Tuesday, 24 June 2008

Automated Home podcast out

Automated Home blogger Mark McCall has published an interview with AlertMe co-founder and director Pilgrim Beart and design engineer Amyas Phillips. In it he asks about how AlertMe came to be, our experiences with ZigBee and our plans for the future, plus we both get to recommend favourite pieces of gadgetry at the end.

You can listen online or get the podcast on itunes.

If you enjoy that (or maybe if you want to listen to someone else!) check out Mark's Top 10 Tech Podcasts as well.

Tuesday, 17 June 2008

Alertme more secure than banks

Our web security guru Steve has been getting all excited about a new website called TLS Report. Its already a massive hit amongst web administrators, now we think its time to share it with our blog readers too!

TLS Report tests the security of supposedly secure web services and gives them a grade and a score. The kind of security it tests is cryptographic, basically how hard it would be for an evesdropper to get hold of confidential information passing between your web browser and a website. That's different to other kinds of security, like not using the same password everywhere and not telling everyone that you collect diamonds as a hobby, but it is the basis for providing secure web services where you know that the website on the other end is the real deal, and that nobody in between you and the website can read what you're saying to each other.

TLS is actually the name of a protocol (Transport Layer Security) which browsers use to set up secure connections to websites. The first part of the protocol's job is to check that the website is really who it claims to be, and not a fraudulent phishing site (what's phishing?). This is done by checking the sites' certificates. To properly understand certificates, you need to understand something about how public key cryptography works, but basically they're digitally-signed documents from people we definitely trust saying "I know this website, and I say you can trust them too". If they check out, your browser can be sure this site is who it says it is. It is good practice to renew certificates regularly.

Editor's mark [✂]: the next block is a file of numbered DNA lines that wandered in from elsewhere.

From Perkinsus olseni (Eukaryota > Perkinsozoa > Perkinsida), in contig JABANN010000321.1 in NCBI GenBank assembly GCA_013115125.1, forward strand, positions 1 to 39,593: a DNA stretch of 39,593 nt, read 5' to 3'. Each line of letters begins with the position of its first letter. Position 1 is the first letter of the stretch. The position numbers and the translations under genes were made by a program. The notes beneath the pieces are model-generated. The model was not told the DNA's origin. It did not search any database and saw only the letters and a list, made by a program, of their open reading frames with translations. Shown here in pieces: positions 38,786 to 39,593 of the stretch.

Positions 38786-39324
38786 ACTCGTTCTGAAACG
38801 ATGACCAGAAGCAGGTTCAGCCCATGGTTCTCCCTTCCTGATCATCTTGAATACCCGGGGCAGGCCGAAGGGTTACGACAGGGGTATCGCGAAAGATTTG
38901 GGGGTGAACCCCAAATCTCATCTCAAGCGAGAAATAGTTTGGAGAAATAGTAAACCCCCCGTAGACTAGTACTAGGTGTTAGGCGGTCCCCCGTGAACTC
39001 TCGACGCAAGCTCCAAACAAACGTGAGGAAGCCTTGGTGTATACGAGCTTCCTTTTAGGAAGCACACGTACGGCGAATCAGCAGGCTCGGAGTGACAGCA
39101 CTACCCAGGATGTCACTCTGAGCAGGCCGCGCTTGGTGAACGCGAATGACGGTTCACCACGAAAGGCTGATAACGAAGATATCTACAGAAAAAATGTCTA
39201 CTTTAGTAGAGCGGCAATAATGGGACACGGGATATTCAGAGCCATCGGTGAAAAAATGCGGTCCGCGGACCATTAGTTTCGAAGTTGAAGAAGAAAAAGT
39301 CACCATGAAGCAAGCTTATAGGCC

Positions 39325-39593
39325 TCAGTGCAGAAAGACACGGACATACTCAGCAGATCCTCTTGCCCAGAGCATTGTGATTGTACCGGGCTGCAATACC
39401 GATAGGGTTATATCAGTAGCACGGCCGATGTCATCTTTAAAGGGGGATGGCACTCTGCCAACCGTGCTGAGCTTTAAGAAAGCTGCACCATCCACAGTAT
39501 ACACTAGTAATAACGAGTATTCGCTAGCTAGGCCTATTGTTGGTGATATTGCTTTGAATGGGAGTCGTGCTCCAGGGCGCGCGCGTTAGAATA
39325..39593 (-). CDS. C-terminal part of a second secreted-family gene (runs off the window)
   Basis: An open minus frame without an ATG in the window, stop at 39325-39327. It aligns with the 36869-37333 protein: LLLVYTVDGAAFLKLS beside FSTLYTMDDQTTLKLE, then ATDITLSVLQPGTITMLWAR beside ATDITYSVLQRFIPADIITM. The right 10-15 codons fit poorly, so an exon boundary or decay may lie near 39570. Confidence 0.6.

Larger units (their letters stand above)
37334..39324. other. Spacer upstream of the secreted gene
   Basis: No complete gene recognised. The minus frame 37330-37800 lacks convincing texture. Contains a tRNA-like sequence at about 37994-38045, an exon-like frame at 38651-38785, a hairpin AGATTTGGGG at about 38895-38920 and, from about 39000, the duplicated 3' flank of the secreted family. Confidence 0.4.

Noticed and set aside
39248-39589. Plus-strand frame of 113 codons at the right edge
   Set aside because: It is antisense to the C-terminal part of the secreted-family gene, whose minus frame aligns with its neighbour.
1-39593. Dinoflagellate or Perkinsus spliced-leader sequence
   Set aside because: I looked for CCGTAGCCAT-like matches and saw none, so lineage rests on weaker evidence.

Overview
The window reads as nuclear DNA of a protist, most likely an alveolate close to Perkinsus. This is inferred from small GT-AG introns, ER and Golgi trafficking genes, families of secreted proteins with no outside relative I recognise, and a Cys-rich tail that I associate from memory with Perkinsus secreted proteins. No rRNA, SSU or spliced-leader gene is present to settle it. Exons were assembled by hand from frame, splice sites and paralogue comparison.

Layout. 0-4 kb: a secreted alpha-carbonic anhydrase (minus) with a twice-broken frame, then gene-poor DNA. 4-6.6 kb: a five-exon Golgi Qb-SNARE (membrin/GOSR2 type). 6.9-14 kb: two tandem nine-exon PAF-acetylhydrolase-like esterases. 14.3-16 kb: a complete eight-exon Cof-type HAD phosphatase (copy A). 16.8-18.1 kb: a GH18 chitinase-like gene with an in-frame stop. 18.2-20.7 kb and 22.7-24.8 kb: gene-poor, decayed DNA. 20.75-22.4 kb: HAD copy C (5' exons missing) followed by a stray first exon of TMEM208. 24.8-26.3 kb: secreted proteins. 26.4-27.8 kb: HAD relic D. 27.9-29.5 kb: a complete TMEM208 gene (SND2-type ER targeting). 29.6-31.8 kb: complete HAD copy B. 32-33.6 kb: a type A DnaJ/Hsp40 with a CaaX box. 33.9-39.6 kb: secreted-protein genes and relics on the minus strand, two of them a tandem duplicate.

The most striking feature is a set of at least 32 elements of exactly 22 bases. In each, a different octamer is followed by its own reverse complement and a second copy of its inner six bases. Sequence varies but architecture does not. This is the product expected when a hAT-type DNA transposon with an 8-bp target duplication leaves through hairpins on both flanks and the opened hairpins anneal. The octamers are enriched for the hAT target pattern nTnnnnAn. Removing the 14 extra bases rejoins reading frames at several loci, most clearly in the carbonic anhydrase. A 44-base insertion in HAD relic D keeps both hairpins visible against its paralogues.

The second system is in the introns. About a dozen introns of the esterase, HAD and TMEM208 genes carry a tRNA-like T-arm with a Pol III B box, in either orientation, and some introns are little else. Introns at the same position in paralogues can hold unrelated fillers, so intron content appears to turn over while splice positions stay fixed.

The next part of the protocol lets your browser agree with the secure website's server what kind of security to use - specifically what cryptographic cipher to use (what's a cipher?) and how to exchange keys (what's a key?). Most browsers support a variety of different ciphers and key exchange mechanisms, often including old and out of date ones which are no longer considered secure. Properly secure websites shouldn't offer to use these antiquated methods.

TLS Report checks the freshness and security of a sites' certificates, how up-to-date the ciphers and key exchange mechanisms are, whether the version of the TLS protocol itself is up to date, and whether the site meets the minimum requirements for some payments-related security standards. Then it gives the site a score.